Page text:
We were pretty open with family and friends, as we had been on this journey for a year and a half already. Just a few days before my 12 week appointment I started spotting, then labor pains started. I was at home, already half prepared for what was to come. This miscarriage was physically more prolonged and painful than the one before. Mentally I was also in shock. We had been far enough along to know that we were having a girl and had just found out that she had Mosaic Trisomy 22 through the NIPT blood test.
Pregnancy loss of any kind, at any stage, is heartbreaking. No matter how it happens. Life is a miracle and life and death itself both bring us to our knees when it is something we care so deeply about.
I was angry and it was just before Christmas and there was no spirit in my soul. I’m writing this now on the same week we lost her last year, as I sit here 14 weeks pregnant with another baby girl, also due in June. This miracle doesn’t make it easier to type these words, and there is still a lot of healing I have left to do, but it gives me more hope than I’ve had in a while. God and the universe works in ways I will never understand and ways that are completely out of my control.
I wish this ended our losses, but there is another. I had turned 35 just after the second miscarriage and statistically speaking was now geriatric (or “elderly” as my recent OB paperwork stated) and time was not on our side if we wanted to have another baby.
It was honest in my heart that despite everything, I was still willing to try for a sibling for Sam. Jake and I both come from big families whom we are very close to (his immediate family and my extended family on both sides).
We went back to the RE doctor, and our maternal fetal medicine doctor who worked together to complete every test for the recurrent loss panel and additional tests to try to understand what might be happening. Jake had some testing done too. We found nothing. All of our tests came back normal. They all agreed that age could be a factor, 34 and 35, and that the rates of miscarriage go up with age.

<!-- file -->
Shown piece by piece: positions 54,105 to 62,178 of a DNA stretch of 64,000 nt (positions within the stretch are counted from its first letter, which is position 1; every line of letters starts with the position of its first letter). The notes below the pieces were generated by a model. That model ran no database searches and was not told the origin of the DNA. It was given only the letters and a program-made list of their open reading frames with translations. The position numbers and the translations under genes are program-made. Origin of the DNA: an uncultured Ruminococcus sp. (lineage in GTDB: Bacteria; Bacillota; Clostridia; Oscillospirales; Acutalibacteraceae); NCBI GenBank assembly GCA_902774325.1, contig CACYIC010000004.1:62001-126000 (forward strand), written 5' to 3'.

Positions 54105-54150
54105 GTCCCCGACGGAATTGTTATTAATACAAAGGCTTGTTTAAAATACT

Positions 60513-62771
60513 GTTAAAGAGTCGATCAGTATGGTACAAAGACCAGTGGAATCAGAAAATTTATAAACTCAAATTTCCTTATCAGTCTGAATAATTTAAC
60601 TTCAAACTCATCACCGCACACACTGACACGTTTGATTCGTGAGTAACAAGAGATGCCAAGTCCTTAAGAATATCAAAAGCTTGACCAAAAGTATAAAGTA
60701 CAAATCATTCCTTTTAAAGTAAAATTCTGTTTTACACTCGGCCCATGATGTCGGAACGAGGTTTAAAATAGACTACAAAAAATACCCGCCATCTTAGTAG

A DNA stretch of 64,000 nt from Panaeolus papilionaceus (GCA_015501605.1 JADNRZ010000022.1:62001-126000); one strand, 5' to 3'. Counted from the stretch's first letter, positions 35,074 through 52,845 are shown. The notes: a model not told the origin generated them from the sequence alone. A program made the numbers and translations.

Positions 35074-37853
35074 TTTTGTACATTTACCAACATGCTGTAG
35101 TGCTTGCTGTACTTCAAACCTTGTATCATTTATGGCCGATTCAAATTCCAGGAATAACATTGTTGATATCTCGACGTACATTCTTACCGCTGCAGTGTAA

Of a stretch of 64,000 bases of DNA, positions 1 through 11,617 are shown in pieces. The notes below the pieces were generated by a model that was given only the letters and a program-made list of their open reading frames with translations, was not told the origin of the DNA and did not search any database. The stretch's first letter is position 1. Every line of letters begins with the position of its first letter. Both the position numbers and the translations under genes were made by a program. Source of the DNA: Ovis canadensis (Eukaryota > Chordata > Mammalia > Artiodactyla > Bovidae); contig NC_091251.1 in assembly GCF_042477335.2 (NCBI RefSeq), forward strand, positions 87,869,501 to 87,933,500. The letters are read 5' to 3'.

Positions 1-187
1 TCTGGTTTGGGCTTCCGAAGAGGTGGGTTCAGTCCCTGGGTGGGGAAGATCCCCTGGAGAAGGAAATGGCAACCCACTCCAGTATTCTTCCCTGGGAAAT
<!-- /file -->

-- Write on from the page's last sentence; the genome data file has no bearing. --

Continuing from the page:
Even with the amazing, advanced science we have today, there’s equally as much we don’t know. We decided to try again naturally for 6 more months and if we were not successful, we would consider IVF (in-vitro fertilization) with PGT genetic testing.
A few months later, I got a positive on a home pregnancy test. I went to the doctor to do a blood draw and they confirmed the pregnancy. But again, it ended in a loss. The emotional toll of loss after loss, continued to wear me out. It was also a demanding time at work which requires a lot of physical labor. We felt depleted and decided that it was time to consider IVF.
I’ve put more information about IVF with PGT genetic testing in the resources section below, but in a nutshell, it helped us to select embryos that were genetically normal and implant one, thereby reducing the risk of continued miscarriage. This is not the reason for all miscarriages, there are many, but in our case this was the best educated guess.
The process of implanting the embryo was quick (30 mins) and relatively painless. However, the process of retrieving the eggs to get to that step was essentially like having another full-time job for a few months. I spent the summer driving to and from appointments over an hour away, taking multiple timed shots per day (thank you to my husband with the steady hand and patience of a saint), or taking medicine that didn’t make me feel well. To retrieve my eggs, they had to put me under, and the recovery was uncomfortable for a few days after.
We were lucky that our first IVF cycle was successful in September 2022.
IVF doesn’t always work the first time, even when you and your doctor get everything right. We were lucky because we only had two healthy embryos that were viable for transfer of the 14 eggs that were retrieved. This was an interesting result, as many couples have more viable embryos at our ages. This helped me to know that we probably made the right decision to go through with IVF, or we may never have had the chance to give Sam a sibling.